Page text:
Robinson has just been laid off. Let go. Fired. And with only a payment of around 8 grand. He is not a happy chappy. The same is true of plenty of his mates, all submariners. But one of them has an idea. The company they used to work for found a submarine wreck in the Black Sea, and they believe that it is a German U-boat carrying millions in gold bars. But political situations being what they are no one can legally go in and get it. Not until everything there has settled down. But couldn’t they get a small crew together and go hunt it down themsleves?

This isn’t the greatest film ever made. And it isn’t the greatest submarine film ever made either, but if you enjoy tense thrillers then I think you might want to check this one out.

The crew is a mix of British1 and Russians and they don’t exactly like one another. It doesn’t help that most of the Russians can’t speak English and none of the British can speak Russian. Especially aboard the cramped and claustrophobic environment of a submarine, a creaky rusty old submarine that needs constant attention to keep going. Tensions are high, and pushed even higher when Fraser decides to get physical in one encounter.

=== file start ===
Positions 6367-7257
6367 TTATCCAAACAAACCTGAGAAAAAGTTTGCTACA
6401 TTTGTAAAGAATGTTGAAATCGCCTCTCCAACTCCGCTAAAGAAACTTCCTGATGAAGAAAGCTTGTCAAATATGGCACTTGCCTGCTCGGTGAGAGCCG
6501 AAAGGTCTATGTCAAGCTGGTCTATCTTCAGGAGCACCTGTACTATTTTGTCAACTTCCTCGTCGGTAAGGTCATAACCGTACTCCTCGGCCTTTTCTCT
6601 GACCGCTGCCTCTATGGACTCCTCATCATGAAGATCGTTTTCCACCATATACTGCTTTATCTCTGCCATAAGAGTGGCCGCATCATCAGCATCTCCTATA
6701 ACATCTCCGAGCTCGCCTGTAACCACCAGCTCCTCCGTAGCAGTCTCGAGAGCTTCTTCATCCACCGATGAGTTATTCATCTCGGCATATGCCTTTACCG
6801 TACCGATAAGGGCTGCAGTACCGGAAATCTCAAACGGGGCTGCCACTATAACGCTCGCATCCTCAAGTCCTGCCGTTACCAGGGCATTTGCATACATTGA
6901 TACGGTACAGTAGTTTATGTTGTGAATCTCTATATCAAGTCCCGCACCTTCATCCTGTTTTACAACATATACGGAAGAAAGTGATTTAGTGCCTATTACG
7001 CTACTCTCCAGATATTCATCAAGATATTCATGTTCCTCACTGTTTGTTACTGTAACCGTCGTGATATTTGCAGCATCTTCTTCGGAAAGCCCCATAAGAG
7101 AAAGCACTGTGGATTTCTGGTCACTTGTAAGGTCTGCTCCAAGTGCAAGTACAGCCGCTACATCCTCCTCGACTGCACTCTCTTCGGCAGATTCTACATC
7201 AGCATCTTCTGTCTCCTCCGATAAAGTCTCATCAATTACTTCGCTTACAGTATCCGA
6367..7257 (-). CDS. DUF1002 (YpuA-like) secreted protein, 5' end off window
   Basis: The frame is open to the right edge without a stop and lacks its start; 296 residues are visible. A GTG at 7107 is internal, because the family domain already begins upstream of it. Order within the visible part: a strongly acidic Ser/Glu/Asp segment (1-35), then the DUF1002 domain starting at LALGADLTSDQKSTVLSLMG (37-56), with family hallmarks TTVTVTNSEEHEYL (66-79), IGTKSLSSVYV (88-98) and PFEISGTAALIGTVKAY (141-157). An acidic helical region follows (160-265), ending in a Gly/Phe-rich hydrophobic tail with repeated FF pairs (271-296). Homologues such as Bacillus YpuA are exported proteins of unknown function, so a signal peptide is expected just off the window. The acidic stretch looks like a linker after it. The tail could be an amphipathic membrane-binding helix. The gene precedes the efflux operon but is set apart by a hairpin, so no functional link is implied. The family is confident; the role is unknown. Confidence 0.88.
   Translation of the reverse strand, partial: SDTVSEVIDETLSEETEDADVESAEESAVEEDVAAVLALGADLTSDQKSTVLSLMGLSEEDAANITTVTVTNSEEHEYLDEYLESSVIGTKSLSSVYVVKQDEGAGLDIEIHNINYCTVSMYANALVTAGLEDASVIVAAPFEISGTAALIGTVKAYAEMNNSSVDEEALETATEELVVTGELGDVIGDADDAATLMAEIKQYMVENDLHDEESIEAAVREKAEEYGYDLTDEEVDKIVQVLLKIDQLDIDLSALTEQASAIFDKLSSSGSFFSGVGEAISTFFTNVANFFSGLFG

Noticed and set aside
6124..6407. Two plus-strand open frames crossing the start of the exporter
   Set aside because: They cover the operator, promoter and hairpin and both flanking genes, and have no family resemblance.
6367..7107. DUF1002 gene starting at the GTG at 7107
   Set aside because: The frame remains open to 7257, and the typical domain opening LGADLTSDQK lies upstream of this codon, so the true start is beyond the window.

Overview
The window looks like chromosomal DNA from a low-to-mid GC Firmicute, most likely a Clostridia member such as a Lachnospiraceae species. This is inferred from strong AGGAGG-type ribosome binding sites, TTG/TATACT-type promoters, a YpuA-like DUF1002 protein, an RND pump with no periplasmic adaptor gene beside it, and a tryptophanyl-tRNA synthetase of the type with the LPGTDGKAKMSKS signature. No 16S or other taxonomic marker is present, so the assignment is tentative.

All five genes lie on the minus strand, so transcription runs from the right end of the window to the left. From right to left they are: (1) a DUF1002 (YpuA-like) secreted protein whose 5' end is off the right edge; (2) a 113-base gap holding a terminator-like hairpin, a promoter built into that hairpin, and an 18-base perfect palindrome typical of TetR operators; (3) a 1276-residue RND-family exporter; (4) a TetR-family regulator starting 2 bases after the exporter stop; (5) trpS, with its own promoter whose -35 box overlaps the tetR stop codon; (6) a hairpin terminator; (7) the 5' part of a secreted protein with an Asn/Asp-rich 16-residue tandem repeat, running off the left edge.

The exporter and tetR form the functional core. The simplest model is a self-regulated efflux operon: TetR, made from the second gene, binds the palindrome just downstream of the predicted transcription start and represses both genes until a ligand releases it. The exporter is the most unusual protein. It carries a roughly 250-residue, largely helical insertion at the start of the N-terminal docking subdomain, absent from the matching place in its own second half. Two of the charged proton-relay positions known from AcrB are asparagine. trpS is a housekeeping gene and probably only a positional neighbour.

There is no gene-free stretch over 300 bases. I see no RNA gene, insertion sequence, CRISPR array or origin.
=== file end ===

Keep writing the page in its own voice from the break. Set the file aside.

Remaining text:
I knew next to nothing about this film going in to see it; it was simply on at a good time and nothing else the cinema was showing looked more interesting so Black Sea it was.

And if you are looking for an entertaining, tense, dark thriller-drama then this is a pretty good place to start. As I mentioned before it isn’t the greatest film in the world, but it does its job well. Okay, so there are a few points where the plot goes a little whackado, and I’m not sure it is the most audience friendly film, if you have issues with British accents you might have a problem with this one.

But I’ve seen a lot worse films and I think this deserves to do well.


  1. plus one Australian 

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